Hugh Jackman reprises his most famous role in the highly anticipated film, Logan.
Jackman stars as James “Logan” Howlett (commonly known by his nickname Wolverine), one of the few known mutants left living in the modern world. Logan over time has become consumed by alcoholism and is beginning to show a deterioration in his health and strength. It seems that the only driving force in his life anymore is to conceal and protect his only friend, Professor Charles Xavier (Patrick Stewart).
Things change when Logan is approached by a nurse named Gabriella (Elizabeth Rodriguez), who has been taking care of an eleven year old mutant girl named Laura (Dafne Keen). One of the few adolescent mutants left, Laura is currently being hunted by a biotechnology corporation. A reluctant Logan must now help Laura to seek shelter in North Dakota from this corporation and its affiliates.
Logan gives the audience the chance to see Wolverine unlike we’ve ever seen him before. The film goes beyond the usual superhero brooding and shows us a man who is deeply tortured by his past. The audience doesn’t even get a romanticized typical superhero, we get a beaten down alcoholic who is damn near giving up on life throughout the entirety of the film. This ultimately flawed version of Wolverine is a fascinating character to see develop onscreen. All in all, when I compare Logan to other contemporary superhero flicks, I feel that it’s something a bit more emotionally rich.
Our title character can only be as good as our title actor, and Hugh Jackman does a wonderful job reprising his role. Hugh Jackman plays Wolverine at his lowest point in his life, giving us a very emotional and enthralling performance. For me, Hugh Jackman has now permanently become the face of the Wolverine. Seeing someone other than Hugh Jackman play Wolverine in a live action role would, at this point, feel weird.
Logan involved far less action sequences than I had anticipated. What I thought would be a big epic action movie turned out to be a very character driven story with a lot of heartbreak. As you can probably assume about every trailer for Logan, the tone of the film is extremely dark. Other than a small amount of comic relief, just about everything in the film is depressing and sad. Some people will find this to be a major problem with viewing pleasure, which is understandable. I for one thought the unusually dark tone of Logan was clever, allowing it to include and discuss more heavy handed material.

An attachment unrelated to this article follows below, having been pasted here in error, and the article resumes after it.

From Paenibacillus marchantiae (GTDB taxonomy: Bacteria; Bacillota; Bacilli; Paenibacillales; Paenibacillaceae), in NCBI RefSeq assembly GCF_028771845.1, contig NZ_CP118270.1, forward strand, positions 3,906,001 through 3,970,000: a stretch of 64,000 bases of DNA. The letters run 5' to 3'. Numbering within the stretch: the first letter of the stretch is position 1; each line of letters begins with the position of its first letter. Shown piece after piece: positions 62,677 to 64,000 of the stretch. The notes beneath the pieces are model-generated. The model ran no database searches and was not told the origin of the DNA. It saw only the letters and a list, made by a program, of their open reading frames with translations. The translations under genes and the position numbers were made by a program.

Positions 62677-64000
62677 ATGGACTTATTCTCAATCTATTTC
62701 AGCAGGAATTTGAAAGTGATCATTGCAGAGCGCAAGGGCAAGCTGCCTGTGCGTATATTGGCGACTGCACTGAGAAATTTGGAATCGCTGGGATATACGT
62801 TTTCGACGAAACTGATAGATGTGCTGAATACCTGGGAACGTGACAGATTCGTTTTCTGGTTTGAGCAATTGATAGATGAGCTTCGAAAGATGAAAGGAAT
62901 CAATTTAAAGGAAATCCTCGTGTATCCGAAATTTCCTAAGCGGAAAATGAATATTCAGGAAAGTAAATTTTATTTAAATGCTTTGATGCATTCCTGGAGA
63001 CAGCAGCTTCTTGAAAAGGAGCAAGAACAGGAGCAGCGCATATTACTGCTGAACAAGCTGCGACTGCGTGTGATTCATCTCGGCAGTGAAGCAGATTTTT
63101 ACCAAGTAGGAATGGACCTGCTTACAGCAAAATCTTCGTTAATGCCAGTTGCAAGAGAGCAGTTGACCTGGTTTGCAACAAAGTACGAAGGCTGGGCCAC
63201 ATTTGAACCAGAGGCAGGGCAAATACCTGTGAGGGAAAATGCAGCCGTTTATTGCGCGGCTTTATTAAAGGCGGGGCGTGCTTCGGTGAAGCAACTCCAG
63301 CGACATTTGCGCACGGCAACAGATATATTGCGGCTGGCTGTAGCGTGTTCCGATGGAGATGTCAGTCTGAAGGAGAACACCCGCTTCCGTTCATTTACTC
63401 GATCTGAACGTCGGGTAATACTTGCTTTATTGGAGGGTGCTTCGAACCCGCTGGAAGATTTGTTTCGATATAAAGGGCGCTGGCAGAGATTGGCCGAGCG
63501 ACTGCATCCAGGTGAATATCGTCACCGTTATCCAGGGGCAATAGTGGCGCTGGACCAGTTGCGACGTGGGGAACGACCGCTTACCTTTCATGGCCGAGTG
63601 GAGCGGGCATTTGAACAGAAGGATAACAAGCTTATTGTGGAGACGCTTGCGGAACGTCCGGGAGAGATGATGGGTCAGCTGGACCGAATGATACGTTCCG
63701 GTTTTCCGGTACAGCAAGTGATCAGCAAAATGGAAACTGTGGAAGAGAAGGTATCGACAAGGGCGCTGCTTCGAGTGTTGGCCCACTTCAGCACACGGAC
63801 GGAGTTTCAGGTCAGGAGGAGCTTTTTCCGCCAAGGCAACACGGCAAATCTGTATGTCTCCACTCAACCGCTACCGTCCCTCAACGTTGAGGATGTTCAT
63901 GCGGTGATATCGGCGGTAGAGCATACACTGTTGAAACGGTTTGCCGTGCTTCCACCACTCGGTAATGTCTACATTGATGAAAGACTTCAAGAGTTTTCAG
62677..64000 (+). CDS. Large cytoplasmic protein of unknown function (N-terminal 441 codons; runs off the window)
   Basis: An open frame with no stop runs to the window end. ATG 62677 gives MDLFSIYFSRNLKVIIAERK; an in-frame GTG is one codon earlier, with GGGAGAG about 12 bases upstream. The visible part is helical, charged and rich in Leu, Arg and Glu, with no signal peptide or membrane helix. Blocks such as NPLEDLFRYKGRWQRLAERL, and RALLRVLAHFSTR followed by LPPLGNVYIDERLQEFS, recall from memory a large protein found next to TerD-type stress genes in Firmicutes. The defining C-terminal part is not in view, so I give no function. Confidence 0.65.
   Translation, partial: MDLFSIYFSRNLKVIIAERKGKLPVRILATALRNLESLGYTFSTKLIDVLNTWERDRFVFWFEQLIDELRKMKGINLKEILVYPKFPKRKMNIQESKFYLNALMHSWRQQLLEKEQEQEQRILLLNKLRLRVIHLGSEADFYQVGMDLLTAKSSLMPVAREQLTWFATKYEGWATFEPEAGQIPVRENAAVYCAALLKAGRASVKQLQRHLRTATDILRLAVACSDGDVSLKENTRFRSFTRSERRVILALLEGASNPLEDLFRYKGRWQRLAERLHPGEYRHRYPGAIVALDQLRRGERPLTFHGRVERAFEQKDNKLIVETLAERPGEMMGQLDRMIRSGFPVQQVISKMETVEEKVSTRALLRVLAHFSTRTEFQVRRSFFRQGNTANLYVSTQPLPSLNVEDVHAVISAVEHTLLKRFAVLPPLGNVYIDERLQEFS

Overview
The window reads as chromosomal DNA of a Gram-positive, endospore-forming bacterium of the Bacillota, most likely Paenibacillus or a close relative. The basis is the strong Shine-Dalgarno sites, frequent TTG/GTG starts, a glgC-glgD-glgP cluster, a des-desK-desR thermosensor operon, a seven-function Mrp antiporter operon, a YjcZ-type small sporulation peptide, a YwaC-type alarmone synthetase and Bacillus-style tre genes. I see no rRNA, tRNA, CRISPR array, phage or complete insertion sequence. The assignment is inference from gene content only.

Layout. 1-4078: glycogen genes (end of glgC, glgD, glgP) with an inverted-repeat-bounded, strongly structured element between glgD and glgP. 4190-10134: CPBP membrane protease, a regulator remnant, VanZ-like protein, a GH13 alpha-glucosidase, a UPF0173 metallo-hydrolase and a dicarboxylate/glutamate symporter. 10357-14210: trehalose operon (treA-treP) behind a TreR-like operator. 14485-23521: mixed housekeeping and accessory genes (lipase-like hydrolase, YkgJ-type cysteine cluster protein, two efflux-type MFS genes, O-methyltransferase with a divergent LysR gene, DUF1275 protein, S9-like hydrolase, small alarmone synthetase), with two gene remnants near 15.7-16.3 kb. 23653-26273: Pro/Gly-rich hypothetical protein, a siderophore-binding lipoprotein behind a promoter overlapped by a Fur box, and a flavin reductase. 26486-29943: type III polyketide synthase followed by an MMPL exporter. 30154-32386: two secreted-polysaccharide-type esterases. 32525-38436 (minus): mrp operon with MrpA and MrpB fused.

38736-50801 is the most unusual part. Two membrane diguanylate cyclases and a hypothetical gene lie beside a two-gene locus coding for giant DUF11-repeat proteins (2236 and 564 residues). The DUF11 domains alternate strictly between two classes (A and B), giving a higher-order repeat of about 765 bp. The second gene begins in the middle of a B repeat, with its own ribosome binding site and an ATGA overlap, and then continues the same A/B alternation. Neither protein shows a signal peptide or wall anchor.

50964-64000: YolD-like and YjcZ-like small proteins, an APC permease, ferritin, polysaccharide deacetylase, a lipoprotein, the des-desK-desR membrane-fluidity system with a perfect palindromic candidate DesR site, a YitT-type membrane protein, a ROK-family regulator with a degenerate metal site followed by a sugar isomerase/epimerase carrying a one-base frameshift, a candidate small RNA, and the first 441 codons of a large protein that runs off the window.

The few action scenes that we got in Logan were all beautifully shot and a lot of fun to watch. I guess you could say the action sequences have the typical quality of a Marvel film. The camera stays focused on what’s happening and doesn’t jump cut too frequently, allowing for the viewer to fully enjoy the action.
There were also some very bold direction choices made in Logan that I highly respect. On multiple occasions I was left shocked and speechless at the events unfolding onscreen. It’s hard to speak about these events without going into spoilers, but let’s just say that the climax has major ramifications on the future of this series. I love when filmmakers are willing to make daring choices that may or may not receive public praise.
By the films end I was left pondering its meanings, resolutions, and implications. Logan makes a real attempt at getting messages across that go beyond face value. It dabbles with concepts of guilt, letting go of the past, depression, murder, and the idea of ultimately choosing to do the right thing. I can’t remember the last time a superhero film left me contemplating its deeper meanings and values like Logan. This was by far my favorite aspect of the film and is what really sets it apart from other films similar to it.
I would highly recommend all superhero fans to go and see Logan. It takes a very dark look at one of the most beloved comic book characters at his absolute lowest point. All the acting in the film is fantastic, the story thought provoking, and the action scenes entertaining and fun to watch. If you don’t mind a comic book film with a dark (and often vulgar) side, than Logan might be right for you.
The Verdict: A